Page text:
brewers baseball and things


and there were cocktails…

She came from a place no one had ever heard, from Crapshoot, meaning “in memory of the risks we once took,” she explained in her native Crapshootian tongue.

The local geography maven, Spencer Guinness, sat at the rail every night. He rattled on about Siberian hills and Madagascar waves and small towns in Nebraska and parks and streets in their hometown of Springfield. Now Spencer stood up, pitcher of Blatz in his hand, and waxed on about Crapshoot, about its mountain peaks and views and tent town under the Steeltoe Bridge beside the Ruminate River. There were singers there, strummers and students too and retired insurance salesmen and folk who talked about the people with the long necks. Spencer liked to hear that name Crapshoot so he said it often and bought everyone beer too and this inspired them to learn more about the lady from Crapshoot….

…so tall and yet legs so short, arms so long, and her neck, jetting up like a giraffe’s causing people on Springfield’s east side, home of the local university, to talk about a hybrid birth – half human/half giraffe and this had geneticists and biologists and sociologists and all kinds of “ists” concluding that she came from lands where giraffes walk, that she was from Chad or Somalia so they named her Chadalia. It was all over the papers and the local bar patrons liked the name Chadalia too.

Chadalia didn’t know about bars and didn’t read the papers and yet, she swung her hips like she was playing Hula Hoop and she walked and walked and ran out of breath at the LastStraw Saloon’s front door so she went inside and talked with the nice bartender who was its owner too. His name was Jack. They talked about traffic lights, specifically why there were only three lights and not four and what color would the fourth be and what would it cause people to do. They talked about parking tickets and stop signs. Chadalia loved cars, especially ones from the the 1950’s. She never left the bar. She sat down, her long neck almost touching the X-shaped ceiling fan. She liked the dark so when the lights went on, she ducked her head and slipped downstairs, to sleep in a small room, compliments of Jack the bartender.

Jack hadn’t felt so excited since Grimpy the Drifter recited all that Irish poetry by heart. He announced a walk-off seance, a beer and booze binge fest to welcome the new Chadalia to town, for everyone to walk-off their jobs for a day or a night if they were graveyarders, to drink for free, to dance, sing, argue, fight…

“Like 5 cent beer nights,” exclaimed Jack the bartender.

Hank Cavanaugh knew about walk-offs, from “Small Mouth” Watson’s walk-off bunt in the pre-civil war game, back when it wasn’t even called baseball; he knew about Aaron Pinterest’s school yard walk-off walk at Sunday Church baseball in Boise, Idaho and he knew about the regular season not so memorable names who hit walk-off’s. There were even a couple of wild pitch walk-offs and of course he knew about Bill Mazeroski and Chris Chambliss and Joe Carter post season walk-off home runs. He’d never actually seen one in person, but he had a friends with old VHS tapes and he read about others from books, the way everyone enjoyed some collective euphoria and how sometimes stadiums actually swayed. Hank invented his own play-by-play calls. He never had a mother or father to read him bed time stories so he sang the walk-offs out loud at night like some roll call lullaby prayers to help him sleep, but he seldom slept. He was too excited.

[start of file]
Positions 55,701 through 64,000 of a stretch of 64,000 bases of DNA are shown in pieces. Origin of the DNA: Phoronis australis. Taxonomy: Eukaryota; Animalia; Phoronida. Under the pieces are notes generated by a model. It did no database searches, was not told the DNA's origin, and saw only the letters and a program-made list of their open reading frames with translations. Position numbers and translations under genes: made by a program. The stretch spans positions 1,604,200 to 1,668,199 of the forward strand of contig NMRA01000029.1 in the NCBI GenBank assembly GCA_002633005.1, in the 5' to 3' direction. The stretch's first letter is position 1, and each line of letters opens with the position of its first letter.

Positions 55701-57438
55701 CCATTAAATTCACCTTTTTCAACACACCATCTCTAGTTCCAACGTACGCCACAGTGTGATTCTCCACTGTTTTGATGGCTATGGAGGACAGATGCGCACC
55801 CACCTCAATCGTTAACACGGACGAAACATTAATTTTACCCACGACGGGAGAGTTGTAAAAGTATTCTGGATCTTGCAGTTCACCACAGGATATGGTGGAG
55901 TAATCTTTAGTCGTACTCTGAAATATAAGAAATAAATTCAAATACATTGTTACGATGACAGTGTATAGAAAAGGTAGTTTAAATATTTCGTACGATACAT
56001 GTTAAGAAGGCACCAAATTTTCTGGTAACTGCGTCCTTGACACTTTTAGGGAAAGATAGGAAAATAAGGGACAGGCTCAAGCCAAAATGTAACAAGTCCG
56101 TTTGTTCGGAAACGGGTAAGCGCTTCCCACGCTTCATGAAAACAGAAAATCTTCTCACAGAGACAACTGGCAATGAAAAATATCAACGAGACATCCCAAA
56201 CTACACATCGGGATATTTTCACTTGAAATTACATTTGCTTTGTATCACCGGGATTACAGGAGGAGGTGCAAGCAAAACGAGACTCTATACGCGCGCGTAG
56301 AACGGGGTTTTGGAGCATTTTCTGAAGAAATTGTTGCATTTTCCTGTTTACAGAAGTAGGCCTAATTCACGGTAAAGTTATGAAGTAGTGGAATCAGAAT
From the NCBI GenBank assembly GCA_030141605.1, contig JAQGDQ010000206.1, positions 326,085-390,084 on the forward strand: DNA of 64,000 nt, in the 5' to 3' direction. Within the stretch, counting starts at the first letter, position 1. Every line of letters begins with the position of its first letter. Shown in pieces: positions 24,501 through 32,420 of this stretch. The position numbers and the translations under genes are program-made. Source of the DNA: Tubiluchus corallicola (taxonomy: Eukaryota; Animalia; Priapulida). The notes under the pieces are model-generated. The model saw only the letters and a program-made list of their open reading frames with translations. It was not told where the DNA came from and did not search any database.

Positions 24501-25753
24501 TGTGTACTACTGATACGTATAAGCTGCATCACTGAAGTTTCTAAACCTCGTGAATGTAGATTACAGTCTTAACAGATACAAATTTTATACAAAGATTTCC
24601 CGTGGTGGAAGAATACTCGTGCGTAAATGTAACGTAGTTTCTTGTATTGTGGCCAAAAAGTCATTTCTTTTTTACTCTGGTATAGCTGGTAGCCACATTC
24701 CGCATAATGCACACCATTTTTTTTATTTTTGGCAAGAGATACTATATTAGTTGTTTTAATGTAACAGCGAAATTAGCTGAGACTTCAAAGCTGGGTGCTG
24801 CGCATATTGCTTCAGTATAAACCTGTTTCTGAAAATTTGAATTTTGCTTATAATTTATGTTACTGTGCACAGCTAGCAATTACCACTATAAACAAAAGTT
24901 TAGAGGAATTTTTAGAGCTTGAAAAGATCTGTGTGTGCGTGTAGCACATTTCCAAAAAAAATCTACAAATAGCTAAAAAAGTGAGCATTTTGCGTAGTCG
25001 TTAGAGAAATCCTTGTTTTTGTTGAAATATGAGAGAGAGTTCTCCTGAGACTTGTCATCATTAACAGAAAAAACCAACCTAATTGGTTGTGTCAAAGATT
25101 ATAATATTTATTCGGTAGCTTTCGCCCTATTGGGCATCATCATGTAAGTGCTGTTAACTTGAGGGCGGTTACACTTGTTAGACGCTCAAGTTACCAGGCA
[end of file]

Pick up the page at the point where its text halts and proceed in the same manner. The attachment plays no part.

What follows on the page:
Hank once stayed awake for 97 straight hours. He walked all over town and ultimately ran out of breath at the LastStraw Saloon’s front door, exactly like Chadalia had and he too went inside. And Jack’s bar wasn’t too big so Hank eventually met Chadalia. And Hank didn’t waste any time. He began reeling off one walk-off moment after another and this impressed Chadalia, the sing song, lilt in Hank’s voice.

“Walter Johnson was nicknamed “Big Train” and Rube Waddell liked his booze and once upon a time there were no batting helmets,” said Hank, causing everyone in the bar to whip their necks around and stare at Hank because he was no longer reciting walk-offs.”

“And Tony Phillips walked 132 times in 1993,” continued Hank and “Maury Wills played 165 games in 1962.” Hank couldn’t stop; he didn’t want to. There was baseball data that needed to be downloaded into Chadalia’s mind.

“Drafts are more than wind gusts sneaking under blankets,” said Hank. “And Pie Traynor helped Larry Doby get a footing in the outfield and Fernando Valenzuela’s eyes and Bill Buckner almost catching Hank Aaron’s 715th home run or at least climbing the wall and trying. Chadalia didn’t know a pitcher’s rubber from a fungo bat, but she knew a one track tornado and she asked Hank to dance. Hank had never danced before.

“Cocktails on the house,” sang Jack.

And with that, Hank stepped away from his stool and extended his arms and open hands and began to sing about “infield hits and suicide squeezes and he had more fuel in the tank. Chadalia grabbed his hands and spun young Hank around and Hank felt something old arouse inside him.